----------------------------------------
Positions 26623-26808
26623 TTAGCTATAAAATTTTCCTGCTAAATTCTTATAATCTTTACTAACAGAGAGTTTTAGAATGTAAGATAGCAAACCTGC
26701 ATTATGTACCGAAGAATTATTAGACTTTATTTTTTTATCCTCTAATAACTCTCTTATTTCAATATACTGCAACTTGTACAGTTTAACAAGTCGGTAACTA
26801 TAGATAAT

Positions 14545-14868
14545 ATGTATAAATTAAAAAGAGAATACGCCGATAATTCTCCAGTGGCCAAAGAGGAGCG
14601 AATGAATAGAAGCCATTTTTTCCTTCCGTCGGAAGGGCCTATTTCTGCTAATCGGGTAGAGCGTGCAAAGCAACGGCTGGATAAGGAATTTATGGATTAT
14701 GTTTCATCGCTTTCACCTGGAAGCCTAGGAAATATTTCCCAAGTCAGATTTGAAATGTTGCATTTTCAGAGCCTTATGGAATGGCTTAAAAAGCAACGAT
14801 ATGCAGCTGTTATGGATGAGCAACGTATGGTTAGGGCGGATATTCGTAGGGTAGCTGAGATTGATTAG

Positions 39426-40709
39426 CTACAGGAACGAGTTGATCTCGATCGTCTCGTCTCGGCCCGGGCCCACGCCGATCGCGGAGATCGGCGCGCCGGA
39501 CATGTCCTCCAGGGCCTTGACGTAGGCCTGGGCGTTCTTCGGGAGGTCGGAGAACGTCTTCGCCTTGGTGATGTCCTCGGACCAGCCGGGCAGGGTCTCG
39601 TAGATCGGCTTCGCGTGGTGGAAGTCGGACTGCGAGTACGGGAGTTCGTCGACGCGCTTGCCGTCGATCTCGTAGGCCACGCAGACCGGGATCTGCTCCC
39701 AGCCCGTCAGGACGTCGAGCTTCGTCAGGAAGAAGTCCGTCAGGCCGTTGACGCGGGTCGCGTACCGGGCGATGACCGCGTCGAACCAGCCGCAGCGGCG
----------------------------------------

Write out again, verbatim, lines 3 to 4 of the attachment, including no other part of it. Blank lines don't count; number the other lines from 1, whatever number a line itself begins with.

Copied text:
26701 ATTATGTACCGAAGAATTATTAGACTTTATTTTTTTATCCTCTAATAACTCTCTTATTTCAATATACTGCAACTTGTACAGTTTAACAAGTCGGTAACTA
26801 TAGATAAT